The money to fund your school’s budget is a combination of federal, state and local funds. To increase local funding, you can ask for more money from the mayor, supervisors, or the taxpayers through increased taxes, levies, and bond appropriations.
Your state funding is most likely one of two basic formulas – membership or attendance. Membership formulas fund schools by sending to the school district a set amount that varies year to year, based on revenues, election promises, new formulas, etc. For example, if your district received $7,200 for each student registered that would be membership funding. The other way, Average Daily Attendance (ADA) used in California, Texas, Illinois, Mississippi, Missouri, Idaho and Kentucky is to take that $7,200 and divide it up into 180 pieces, or $40 a day for every day of school in an average 180 day school year. Miss a day of school, the school system just left $40 on the table. Miss a lot of school, and it really starts to add up.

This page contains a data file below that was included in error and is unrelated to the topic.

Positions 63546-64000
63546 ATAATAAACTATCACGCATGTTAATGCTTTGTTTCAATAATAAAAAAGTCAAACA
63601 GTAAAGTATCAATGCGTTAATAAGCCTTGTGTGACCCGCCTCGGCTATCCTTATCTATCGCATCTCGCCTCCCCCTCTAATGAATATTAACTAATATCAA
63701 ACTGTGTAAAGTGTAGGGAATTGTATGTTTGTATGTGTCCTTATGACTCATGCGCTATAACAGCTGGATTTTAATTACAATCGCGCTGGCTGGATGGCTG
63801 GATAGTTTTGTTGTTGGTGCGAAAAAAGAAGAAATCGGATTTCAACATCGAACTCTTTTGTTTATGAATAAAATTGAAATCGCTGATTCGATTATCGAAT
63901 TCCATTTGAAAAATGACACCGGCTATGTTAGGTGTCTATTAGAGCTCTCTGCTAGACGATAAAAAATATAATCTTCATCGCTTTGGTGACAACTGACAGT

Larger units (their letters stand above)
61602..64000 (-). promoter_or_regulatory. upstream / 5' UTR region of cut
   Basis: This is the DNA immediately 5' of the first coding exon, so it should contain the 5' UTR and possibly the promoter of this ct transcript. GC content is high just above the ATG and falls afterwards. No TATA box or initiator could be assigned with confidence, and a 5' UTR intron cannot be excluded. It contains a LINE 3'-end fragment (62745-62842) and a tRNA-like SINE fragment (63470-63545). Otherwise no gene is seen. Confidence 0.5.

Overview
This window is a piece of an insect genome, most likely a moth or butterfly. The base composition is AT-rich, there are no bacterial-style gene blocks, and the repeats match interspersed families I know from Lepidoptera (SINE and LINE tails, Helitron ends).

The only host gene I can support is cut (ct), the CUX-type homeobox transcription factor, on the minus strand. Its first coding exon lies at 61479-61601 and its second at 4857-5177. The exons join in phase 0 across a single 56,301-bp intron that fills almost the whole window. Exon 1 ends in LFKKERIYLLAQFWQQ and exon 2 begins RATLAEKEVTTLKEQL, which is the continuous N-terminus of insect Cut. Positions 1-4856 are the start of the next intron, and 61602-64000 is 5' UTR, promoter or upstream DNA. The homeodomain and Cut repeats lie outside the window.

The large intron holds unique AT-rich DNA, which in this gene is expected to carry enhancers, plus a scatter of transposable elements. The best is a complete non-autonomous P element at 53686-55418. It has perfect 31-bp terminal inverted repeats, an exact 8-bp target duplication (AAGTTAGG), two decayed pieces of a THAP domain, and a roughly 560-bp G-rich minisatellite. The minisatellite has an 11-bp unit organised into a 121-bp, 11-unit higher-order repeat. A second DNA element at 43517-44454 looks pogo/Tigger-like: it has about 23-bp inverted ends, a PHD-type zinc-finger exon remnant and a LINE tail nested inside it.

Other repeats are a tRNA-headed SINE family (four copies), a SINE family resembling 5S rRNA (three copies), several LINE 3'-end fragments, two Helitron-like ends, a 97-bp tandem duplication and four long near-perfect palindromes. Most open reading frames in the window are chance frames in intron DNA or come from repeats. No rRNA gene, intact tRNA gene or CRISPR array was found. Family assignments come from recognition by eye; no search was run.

Of course, your school district might not be in an ADA funding state, but attendance is still important to your school’s budget. Federal Impact Aid uses your district’s Attendance Ratio in its calculation of how much to send your school district. It is a complicated formula with more money if the parent lives on Indian lands than one that works in a Federal office building in town. But there is no question that simply increasing attendance will increase funding. The Department of Education Impact Aid office has an online calculator. Try it and see how much more you would be entitled to with improved attendance.